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Van Der Graaf Generator - World Record CD (album) cover


Van Der Graaf Generator


Eclectic Prog

3.82 | 712 ratings

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Cesar Inca
Special Collaborator
Honorary Collaborator
4 stars So here it comes, the album that completed the trilogy of Van der Graaf Generator's second era. The main virtue of "World Record" lies in the instrumentation, which bears a more powerful vibe than on any of the two preceding gems ("Godbluff" and "Still Life"), but the main shortcoming comes as a real handicap for the opportunity to make a third masterpiece in a row. That shortcoming is the unevenness of the material - yes, the material is not as strong as to comply the VdGG standards regarding energy, drama and sonic adventure. It is not that the material is terrible or mediocre per se, but you cn tell that there is an exhaustion in the musical vision generated in Hammill's mind and portrayed by the band as a unit. Once again, the unit works very well as an ensemble, but definitely it is very obvious that their instrumental interactions are more robust than most of the musical ideas that are perfomed and delivered. The delivery outdoes the delivered item. 'When She Comes' kiccks off the album with a weird intensity built on a crescendo that gets to its first pinnacle for the first chorus, and onwards, we can feel a reasonable yet not especially amazing set of arrangements around the main motifs. The follower 'A Place to Survive' is a real rocker, seasoned with a slight yet noticeable touch of R'n'B: it is a very pleasant number, following a trend not too common for VdGG standards, that is, an energetic rocker based on dual riffs of guitar and organ and expanding on a constant tempo. Sure Hammill did stuff like this in his solo albums, but this is the first time that VdGG patently approaches a less complex side of avant prog. Actually, less complex doesn't mean comfortable, and the guys can really stir things up in a creative wy while the track goes on and on until its final fade-out, 9+ minutes later. The album's first half finds its apex with 'Masks', a typical Hammillesque angry ballad regarding the limitations of the ego - this track wouldn't have been out of place in any of the two preceding albums, with its ceremonious main motif, magical sax flourishes and a nice shift of tempo and ambience in the interlude. 'Meurglys III' is the album's monster track, but unlike other very long VdGG pieces, this one drags and meanders for too long: had it included more lyrics and had the instrumental sections been more concise, VdGG wouldn't have needed to take 20 minutes to say whatever they intended to. The long reggae coda is only a symptom of the band's overall exhaustion: by the time the listener gets here, they can already tell that this suite lacks something big. But tha tdoesn't happen at all with 'Wondering', which has to be one of the most beautiful VdGG songs ever. Originally composed by Banton and with added religious lyrics by Hammill, this powerful, moving manifesto of clever agnosticism at the gates of death delivers an eerie mixture of Gothic-like organ textures and classy adornments on flutes and saxes, giving a proper mood for Hammill's expressions. A great ending for a not so great album - still, "World Record" deserves a good place in a good prog collection.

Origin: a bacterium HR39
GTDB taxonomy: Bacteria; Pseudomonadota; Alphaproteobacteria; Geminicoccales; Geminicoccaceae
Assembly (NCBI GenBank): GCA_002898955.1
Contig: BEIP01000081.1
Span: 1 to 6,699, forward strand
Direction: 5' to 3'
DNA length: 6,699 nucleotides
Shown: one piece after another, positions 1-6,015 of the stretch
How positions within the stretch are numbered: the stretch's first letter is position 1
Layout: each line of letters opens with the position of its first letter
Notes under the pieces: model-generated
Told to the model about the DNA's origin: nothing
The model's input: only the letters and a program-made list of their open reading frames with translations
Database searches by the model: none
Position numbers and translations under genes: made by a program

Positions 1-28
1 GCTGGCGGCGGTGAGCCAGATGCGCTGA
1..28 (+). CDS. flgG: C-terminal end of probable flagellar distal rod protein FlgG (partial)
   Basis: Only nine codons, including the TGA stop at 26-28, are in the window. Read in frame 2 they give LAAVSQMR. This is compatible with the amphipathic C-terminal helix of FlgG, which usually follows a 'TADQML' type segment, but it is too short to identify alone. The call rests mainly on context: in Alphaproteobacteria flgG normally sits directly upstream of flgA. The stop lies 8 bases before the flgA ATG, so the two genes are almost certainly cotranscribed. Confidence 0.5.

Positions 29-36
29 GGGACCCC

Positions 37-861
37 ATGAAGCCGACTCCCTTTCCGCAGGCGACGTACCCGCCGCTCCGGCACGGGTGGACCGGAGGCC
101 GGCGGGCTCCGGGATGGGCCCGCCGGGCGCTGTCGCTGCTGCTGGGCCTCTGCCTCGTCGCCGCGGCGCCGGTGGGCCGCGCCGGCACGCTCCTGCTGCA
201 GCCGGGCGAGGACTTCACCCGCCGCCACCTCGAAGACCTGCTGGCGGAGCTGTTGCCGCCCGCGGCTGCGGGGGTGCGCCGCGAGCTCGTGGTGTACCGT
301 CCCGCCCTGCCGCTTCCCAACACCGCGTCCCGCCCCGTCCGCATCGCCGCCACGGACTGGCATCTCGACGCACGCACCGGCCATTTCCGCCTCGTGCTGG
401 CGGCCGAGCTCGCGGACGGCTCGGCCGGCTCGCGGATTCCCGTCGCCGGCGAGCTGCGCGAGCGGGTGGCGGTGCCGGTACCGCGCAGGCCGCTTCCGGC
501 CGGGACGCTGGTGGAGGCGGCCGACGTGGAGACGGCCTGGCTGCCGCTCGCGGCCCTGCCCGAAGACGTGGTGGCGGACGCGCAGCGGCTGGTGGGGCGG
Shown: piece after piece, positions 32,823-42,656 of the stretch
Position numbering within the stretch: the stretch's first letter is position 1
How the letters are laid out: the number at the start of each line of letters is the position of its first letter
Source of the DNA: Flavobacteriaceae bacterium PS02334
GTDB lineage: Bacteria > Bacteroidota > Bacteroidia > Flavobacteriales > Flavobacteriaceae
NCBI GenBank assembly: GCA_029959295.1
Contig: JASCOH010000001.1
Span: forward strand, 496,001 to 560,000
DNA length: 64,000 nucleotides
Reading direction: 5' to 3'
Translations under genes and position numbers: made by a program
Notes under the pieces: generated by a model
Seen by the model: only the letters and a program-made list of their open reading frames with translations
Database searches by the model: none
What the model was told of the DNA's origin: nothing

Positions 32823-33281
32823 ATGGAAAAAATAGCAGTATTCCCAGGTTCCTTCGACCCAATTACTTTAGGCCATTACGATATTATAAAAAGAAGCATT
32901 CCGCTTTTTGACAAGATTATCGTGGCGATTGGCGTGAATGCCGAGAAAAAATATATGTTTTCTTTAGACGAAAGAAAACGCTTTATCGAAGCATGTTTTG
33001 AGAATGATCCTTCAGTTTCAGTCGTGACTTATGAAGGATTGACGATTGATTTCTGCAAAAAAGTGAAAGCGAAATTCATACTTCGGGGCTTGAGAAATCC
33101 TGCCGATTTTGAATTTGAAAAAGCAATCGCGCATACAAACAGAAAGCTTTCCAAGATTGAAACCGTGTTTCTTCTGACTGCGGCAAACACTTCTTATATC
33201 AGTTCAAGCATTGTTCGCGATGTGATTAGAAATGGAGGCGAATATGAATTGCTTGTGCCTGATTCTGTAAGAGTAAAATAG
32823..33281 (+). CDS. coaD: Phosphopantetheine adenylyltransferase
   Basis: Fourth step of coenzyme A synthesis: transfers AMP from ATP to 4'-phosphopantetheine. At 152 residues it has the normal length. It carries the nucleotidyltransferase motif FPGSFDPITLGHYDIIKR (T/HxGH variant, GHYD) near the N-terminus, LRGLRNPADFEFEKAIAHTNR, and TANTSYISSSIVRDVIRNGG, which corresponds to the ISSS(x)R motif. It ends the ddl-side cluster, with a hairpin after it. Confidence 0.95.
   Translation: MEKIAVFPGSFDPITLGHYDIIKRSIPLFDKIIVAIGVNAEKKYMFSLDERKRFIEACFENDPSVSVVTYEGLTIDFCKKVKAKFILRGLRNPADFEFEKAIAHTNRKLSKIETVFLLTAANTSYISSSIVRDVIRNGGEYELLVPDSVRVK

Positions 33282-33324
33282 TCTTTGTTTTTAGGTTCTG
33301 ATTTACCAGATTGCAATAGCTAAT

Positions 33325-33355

Cesar Inca | 4/5 |


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